Posts tagged 'wellness'
About a month ago, my mom bought a jar of Assi Honey Ginger Tea and told me that my aunt raved about the health and beauty benefits of ginger tea. I’m a big fan of tea in general but I’m not always consistent about drinking tea everyday. I really like the flavor of this tea and there has been some noticeable difference. This tea comes in a jar and it looks like a jam. Basically, you add a tablespoon of the tea to hot water and mix it well. It tastes the best when it’s warm. My mom and I finished this big jar in about 2 weeks. Now we’ve switched to making this tea on our own using fresh ginger and honey.
Here’s a little bit of background info on the benefits of ginger tea:
- Lower the chances of indigestion
- Soothes pain, menstrual cramps, headache, and inflammation
- Prevents nausea, cold, and flu
- Clears the skin using its Vitamin C and antibacterial properties
- Contains antioxidants to prevent aging
You can read more about it here.
Obviously, some of these benefits are long-term effects and don’t show immediately results. But I have noticed a difference in reducing menstrual cramps and preventing nausea. Last week, I was sick with a nasty virus and it left me stuck in bed for a couple of days. I experienced nausea, dizziness, and excessive sweating. But drinking this tea has helped me to recover quite quickly.
To make this tea at home, simply boil a pot of water and add some chopped ginger and a bit of honey so that the tea doesn’t taste too spicy. I usually make some concentrated tea and put it in a large jar. You can store it in the fridge for a few days. When I want to drink it, I would dilute the concentrated tea and heat it up in the microwave. It is best to consume ginger tea in the morning since the spice can really wake you up and the tea helps with digestion throughout the rest of the day.
I hope you’ll give this a try!
Hi guys! If you are a student like me, then you know that finals week is approaching quickly. I’m going to share some tips on how to prepare for exams and maintain your sanity during this crazy time of the year. Sometimes I feel like this type of posts are more of a pep talk for myself, but I hope you’ll find something useful!
Note: I was a science major in college so whatever I say probably applies to science courses more than humanities courses.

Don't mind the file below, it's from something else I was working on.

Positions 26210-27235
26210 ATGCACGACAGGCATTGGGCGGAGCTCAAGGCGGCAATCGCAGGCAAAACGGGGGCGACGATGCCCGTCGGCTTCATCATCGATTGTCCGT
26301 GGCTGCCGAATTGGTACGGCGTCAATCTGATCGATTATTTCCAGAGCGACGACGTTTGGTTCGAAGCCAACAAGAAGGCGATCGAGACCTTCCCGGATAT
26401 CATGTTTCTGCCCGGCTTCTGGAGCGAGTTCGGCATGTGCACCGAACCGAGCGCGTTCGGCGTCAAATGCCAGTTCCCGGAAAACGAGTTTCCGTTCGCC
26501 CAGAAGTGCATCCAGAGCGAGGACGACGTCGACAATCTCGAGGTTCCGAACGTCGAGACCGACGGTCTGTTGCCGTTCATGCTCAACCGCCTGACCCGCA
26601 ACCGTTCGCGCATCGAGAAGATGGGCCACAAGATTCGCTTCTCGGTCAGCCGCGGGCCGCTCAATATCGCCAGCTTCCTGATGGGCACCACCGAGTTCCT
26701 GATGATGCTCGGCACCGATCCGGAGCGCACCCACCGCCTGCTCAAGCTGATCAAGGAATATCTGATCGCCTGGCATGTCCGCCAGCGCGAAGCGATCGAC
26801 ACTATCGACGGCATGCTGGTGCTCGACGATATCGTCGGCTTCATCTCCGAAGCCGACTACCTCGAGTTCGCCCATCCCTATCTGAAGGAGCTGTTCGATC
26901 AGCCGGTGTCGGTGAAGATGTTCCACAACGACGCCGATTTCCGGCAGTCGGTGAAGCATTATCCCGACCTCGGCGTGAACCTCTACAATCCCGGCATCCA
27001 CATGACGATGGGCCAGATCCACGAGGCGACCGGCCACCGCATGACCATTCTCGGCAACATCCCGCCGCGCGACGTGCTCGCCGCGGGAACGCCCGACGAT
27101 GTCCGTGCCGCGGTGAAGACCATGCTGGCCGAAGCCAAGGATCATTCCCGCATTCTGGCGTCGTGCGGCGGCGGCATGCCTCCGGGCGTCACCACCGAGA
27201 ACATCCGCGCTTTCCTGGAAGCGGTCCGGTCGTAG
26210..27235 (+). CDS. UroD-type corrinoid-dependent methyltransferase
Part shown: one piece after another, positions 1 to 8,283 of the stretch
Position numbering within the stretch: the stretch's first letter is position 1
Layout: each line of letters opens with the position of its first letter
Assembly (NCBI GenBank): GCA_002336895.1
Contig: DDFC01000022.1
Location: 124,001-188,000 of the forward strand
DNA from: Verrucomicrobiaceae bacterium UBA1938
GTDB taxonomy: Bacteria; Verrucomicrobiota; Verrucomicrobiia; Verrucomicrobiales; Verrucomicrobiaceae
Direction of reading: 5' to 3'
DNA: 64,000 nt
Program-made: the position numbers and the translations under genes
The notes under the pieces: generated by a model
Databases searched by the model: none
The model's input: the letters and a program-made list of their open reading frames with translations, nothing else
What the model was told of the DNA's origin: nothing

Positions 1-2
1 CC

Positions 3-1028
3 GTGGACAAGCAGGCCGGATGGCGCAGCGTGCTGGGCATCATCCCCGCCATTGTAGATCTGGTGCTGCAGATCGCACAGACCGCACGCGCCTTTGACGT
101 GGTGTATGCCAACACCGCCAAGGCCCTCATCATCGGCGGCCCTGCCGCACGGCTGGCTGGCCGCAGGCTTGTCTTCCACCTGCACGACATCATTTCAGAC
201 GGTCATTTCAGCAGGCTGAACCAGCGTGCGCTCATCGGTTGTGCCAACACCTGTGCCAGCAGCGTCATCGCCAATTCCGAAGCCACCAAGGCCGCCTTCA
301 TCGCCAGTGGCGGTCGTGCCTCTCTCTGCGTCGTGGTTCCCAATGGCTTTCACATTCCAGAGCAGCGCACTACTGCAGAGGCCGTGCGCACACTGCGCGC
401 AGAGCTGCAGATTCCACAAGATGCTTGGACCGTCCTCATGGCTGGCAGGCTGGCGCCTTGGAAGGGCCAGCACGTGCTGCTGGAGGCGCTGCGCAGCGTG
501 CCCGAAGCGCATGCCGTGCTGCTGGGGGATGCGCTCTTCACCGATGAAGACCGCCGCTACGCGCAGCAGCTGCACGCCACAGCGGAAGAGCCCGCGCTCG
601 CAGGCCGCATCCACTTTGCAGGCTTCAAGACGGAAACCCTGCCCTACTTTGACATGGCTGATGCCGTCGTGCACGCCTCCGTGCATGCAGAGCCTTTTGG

- Start early! I really mean it. Start studying at least 2 weeks before your exam to allow enough time to go through all the material. I know it’s really hard to start studying for the final exam while you still have other assignments due. But start small by spending 15 minutes per night reviewing and then gradually increase that amount of time as it gets closer to the exam.
- For concepts that you have to memorize, write them all out (by hand if possible) and study them everyday before the exam. I usually write out a long version first, and then create a condensed version to pinpoint all the crucial points.
- For classes that you have to solve problems (such as genetics, chemistry, physics, math), learn the concepts first, identify different types of problems, do practice problems, and summarize how you should approach each type of problems. Make a list of the step-by-step procedure if the material isn’t too theoretical.
- Do practice exams and time yourself! Unfortunately, not all professors are willing to provide those….
Take Care of Your Body:
- Eat healthy, snack often. I don’t know about you, but I get hungry really easily when I study! My favorite snacks while studying are: Greek yogurt with granola and nuts, mixed fruit bowl (I suggest chopping up the fruit right after a meal and put them in a Tupperware. Trust me, if you are too lazy to chop/peel fruit when you are full, you won’t do it when you are hungry.), chips & guac, and dark chocolate (can’t live without my dark chocolate :P).
- Get some rest. I know it’s much easier said than done but make sleep a priority. Sleep at least 6 hours per night. Being well rested makes studying easier.
- Stay (somewhat) physically active. Time is tight but try to exercise/play sports twice a week and take walks on the other days.